Tell us about yourself and how many books you have written.
I’m a small town girl at heart with a love for the ocean, mountains, dogs, and good books that take me on fantastic journeys. My mom loves to read murder mysteries and her sister loves urban fantasy. My husband wishes he had been an archaeologist and all of these influences find their way into my books. I have written three full-length novels, one short story, and a novella and I’m certain I have dozens more books in me, but the trick is finding the time to write them!
What is the name of your latest book and what inspired it?
My most recent book is Fortunes Bought and Sold and it was inspired by a vacation I took to Salem, MA with my family. Wandering the pedestrian mall, I realized it would be a cool location for a book and my North Shore heart knew I had to put a psychic in that location. I read several stories about the art heist at the Isabella Stewart Gardner museum in Boston, and those stories inspired part of the plot for FB&S. I love art, a good psychic, and twisted plots so the book was a joy to write. It also gave me a great excuse to go back to Salem several times just to soak up some atmosphere!
Do you have any unusual writing habits?
I have never, never, never been a morning person until I started writing. My books get me out of bed as early as three a.m. because I simply MUST finish a chapter or start an outline before I go to work. Then I think about the story on the commute and make little notes to myself so I have something to work from the following morning. The part I struggle with the most is crafting the book blurb so lately I’ve started making that one of my first priorities. It not only frames the story for me, but having it done takes the pressure off when I’m ready to publish.
What authors, or books have influenced you?
Wow – there have been so many! Most recently, I picked up “Playing for Pizza” by John Grisham – it nearly ruined my fourth of July barbecue because I was so engrossed in the story that I almost burned dinner! The story is so well crafted it gives you a feeling of actually being in Italy. Other writers I’ve been inspired by are Kelley Armstrong, Kim Harrison, Colleen McCullough, Jim Butcher, Faith Hunter, and Anne Rice. If you’re thinking the one name that doesn’t fit is Colleen McCullough, pick up the Master’s of Rome series – it’s as engrossing as any magical fantasy tale I’ve ever read.
What are you working on now?
Right now, I’m finishing Legendary Magic, the third book in my Relic Hunter series. Arienne Cerasola wakes me up in the middle of the night to remind me that the book needs to be finished but I’m a painstaking editor! I relate to Ari’s independent nature and I’ve had my share of disappointments in life as well. I think above all, Arienne’s an optimist and in Legendary Magic I give her the freedom to make her own choices, despite having the one thing she really, really wants dangled in front of her.
What is your best method or website when it comes to promoting your books?
I love Awesome Gang and although I was a reluctant Facebook joiner, I’ve found a great community of people who really want to support Indie authors. I was amazed that I have found so much advice, so many tips, and so many supportive people through these venues. It’s really given me courage and just the right amount of positive pressure to finish books and make sure they’re the best they can be. Some other Facebook sites that deserve a shout out are NerdGirl and Mad About Books as well as Discover Authors- these are great places with supportive people who really want to help an indie out!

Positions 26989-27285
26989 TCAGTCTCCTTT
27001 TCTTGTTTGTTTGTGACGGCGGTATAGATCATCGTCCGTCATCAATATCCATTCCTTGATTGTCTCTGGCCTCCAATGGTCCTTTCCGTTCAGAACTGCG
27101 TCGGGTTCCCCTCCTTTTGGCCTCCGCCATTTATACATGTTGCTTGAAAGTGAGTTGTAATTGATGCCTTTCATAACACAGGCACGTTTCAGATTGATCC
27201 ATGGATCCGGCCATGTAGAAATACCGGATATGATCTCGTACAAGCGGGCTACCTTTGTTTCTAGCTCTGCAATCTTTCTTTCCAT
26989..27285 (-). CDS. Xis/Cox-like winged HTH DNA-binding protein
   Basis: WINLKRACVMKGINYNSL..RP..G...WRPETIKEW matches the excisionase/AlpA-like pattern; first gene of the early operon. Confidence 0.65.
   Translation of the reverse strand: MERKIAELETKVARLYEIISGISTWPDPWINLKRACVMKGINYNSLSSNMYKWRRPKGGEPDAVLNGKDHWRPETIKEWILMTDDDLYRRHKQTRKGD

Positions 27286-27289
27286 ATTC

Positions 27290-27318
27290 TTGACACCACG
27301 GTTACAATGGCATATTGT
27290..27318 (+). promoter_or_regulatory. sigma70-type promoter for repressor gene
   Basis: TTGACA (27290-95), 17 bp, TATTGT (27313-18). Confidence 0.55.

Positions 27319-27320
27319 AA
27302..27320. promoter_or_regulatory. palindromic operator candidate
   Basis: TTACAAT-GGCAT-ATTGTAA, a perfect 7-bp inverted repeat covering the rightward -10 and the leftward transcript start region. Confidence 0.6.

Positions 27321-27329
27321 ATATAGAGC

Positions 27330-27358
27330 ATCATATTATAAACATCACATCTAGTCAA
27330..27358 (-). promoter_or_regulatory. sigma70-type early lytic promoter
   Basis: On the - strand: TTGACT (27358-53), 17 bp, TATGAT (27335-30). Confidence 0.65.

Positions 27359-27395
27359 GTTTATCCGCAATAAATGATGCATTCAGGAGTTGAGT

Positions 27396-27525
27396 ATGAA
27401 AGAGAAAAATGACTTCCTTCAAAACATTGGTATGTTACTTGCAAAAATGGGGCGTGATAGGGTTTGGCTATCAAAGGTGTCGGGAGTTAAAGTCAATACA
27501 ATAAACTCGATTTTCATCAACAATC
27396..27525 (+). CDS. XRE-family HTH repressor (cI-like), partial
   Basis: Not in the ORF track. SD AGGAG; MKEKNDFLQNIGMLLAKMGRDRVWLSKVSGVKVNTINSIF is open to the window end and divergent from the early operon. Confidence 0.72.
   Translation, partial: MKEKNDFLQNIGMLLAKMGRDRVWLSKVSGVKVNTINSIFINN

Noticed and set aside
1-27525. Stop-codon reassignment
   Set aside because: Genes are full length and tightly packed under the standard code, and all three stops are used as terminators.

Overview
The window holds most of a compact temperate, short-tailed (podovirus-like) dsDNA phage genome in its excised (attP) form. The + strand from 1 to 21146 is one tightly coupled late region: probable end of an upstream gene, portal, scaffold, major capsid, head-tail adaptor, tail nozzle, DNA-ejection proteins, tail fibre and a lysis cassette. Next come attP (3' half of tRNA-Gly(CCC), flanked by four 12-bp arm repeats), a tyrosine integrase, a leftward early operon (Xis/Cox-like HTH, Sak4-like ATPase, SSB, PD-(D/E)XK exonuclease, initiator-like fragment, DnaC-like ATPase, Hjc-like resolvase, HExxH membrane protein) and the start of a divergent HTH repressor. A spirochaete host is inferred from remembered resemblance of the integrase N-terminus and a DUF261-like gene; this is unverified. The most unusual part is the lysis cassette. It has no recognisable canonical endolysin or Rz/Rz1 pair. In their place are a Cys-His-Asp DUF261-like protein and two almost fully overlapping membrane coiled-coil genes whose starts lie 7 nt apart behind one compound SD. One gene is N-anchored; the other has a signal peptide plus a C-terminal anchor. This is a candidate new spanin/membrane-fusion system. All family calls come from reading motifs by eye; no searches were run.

Do you have any advice for new authors?
I had Elementary Magic finished and ready for publication for at least eight months before I clicked the “publish” button on Amazon.com! I was so afraid that nobody would like it and that I’d get discouraged, but what happened really changed my life. I read my first review and actually cried happy tears because it was a “Solid 4.5 stars” and with that phrase I was addicted. I think the most important thing for new authors is to take that leap after you’ve revised your book for the tenth time. I am a ruthless editor and even I pulled my book and re-edited after it was published because I found a few mistakes!
What is the best advice you have ever heard?
I think it was Colleen McCullough who confessed that after she finished writing a book she put it away for about a year before she began editing. I can’t keep my hands off of my book for that long, but I have found that three or four months is enough time for me to forget the passages I’ve written so I see them with fresh eyes. I have read sentences dozens of times while writing and thought “Yeah, that makes sense” only to put it away for months and then read it again and think “where was I going with that???”
What are you reading now?
I’m reading The Monuments Men: Allied Heroes, Nazi Thieves, and the Greatest Treasure Hunt in History by Robert M. Edsel. My husband has a passion for WWII history and every now and again he recommends a book to me. He hasn’t been wrong yet!
What’s next for you as a writer?
Oh, I have tons of notes about stories I want to write! I’m feeling a few angels, past lives, and legal dramas coming on…it’s tentatively called “Ruffled Feathers” and I think it’s going to be a HOOT!
If you were going to be stranded on a desert island and allowed to take 3 or 4 books with you what books would you bring?
Kim Harrison’s The Undead Pool
Colleen McCullough’s Fortunes Favorite
Marsha Canham’s Across a Moonlit Sea
Stephan Talty’s Agent Garbo: The Brilliant, Eccentric Secret Agent Who Tricked Hitler and Saved D-Day